Dynamics of viral index infections in novel hosts

Why most cross-species transmissions fail to establish ongoing transmission in the newly infected species remains poorly understood. Examining cross-species inoculations involving rabies, we show that mismatches in virulence which are predictable from host and viral factors make sustained transmission in the novel host less likely. These mechanistic insights help to explain and predict host shift events and highlight meta-analyses of existing experimental inoculation data as a powerful and generalisable approach for understanding the dynamics of index infections in novel species.

Rabies virus

A mini review for *Trends in Microbiology*'s "Microbe of the Month" series, describing the transmission cycle of rabies virus in domestic dogs and highlighting the importance of a One Health approach to control and eliminate human rabies deaths.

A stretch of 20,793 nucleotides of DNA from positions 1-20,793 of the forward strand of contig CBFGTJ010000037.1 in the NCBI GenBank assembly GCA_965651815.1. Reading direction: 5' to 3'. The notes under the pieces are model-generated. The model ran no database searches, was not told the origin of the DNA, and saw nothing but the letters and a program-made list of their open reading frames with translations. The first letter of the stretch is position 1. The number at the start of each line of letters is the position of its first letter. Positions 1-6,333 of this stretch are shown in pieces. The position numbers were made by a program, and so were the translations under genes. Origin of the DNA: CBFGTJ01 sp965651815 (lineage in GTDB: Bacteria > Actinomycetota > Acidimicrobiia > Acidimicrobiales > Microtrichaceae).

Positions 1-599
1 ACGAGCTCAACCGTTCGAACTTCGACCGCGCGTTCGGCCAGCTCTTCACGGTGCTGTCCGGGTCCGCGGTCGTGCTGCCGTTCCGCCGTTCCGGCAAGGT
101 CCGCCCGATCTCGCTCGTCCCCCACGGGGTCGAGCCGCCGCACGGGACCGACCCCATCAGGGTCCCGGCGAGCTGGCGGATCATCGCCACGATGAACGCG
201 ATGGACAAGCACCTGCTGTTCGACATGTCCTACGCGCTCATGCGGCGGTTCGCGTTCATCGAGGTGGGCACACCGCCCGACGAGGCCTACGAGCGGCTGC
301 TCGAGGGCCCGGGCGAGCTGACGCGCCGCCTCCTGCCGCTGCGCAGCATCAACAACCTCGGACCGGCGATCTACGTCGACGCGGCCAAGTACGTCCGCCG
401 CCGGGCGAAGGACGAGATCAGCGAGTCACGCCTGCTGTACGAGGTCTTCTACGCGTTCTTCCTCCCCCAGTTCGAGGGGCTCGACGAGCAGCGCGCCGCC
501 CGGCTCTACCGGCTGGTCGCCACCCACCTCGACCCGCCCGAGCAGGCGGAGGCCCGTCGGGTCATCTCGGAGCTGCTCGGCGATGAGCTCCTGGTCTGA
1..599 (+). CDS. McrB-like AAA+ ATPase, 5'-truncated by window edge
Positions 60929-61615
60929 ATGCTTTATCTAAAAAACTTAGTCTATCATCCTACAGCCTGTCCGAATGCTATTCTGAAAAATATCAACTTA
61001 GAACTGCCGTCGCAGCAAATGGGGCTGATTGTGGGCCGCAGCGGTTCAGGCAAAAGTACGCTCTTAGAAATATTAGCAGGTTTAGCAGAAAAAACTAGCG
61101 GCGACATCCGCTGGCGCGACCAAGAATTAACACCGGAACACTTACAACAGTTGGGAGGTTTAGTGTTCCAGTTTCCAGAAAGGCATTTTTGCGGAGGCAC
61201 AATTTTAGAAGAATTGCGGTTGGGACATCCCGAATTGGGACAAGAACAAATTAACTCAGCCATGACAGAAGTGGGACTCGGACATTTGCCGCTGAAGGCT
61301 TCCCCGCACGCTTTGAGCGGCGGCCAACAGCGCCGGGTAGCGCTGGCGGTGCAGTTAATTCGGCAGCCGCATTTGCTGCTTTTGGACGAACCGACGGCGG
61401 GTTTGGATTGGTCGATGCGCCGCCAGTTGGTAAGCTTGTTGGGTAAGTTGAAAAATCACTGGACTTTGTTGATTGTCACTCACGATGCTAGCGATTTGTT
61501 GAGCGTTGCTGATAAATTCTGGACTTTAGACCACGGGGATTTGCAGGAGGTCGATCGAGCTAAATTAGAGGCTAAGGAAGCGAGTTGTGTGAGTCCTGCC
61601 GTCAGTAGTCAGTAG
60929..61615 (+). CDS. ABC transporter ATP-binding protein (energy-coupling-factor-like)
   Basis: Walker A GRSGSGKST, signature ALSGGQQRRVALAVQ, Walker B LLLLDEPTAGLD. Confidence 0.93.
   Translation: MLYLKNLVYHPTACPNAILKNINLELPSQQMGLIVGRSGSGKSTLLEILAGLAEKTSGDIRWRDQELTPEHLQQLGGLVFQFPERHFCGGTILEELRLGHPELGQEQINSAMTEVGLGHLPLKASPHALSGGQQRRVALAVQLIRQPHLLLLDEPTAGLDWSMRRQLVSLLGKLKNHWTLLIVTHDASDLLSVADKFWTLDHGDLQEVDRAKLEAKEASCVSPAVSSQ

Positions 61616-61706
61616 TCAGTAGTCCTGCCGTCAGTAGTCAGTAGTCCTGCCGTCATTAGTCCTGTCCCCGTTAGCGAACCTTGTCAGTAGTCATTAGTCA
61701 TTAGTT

The role of viral evolution in rabies host shifts and emergence

Despite its ability to infect all mammals, Rabies virus persists in numerous species-specific cycles that rarely sustain transmission in alternative species. The determinants of these species-associations and the adaptive significance of genetic …

A Bayesian approach for inferring the dynamics of partially observed endemic infectious diseases from space-time-genetic data

We describe a statistical framework for reconstructing the sequence of transmission events between observed cases of an endemic infectious disease using genetic, temporal and spatial information. Previous approaches to reconstructing transmission …

Dog rabies in southern Africa: regional surveillance and phylogeographical analyses are an important component of control and elimination strategies

In the resource-poor settings where dog rabies remains endemic, the demonstration of a need to divert scarce funds towards exhaustive surveillance activities is no easy task. Here, we investigate a recent case of human rabies in South Africa, which …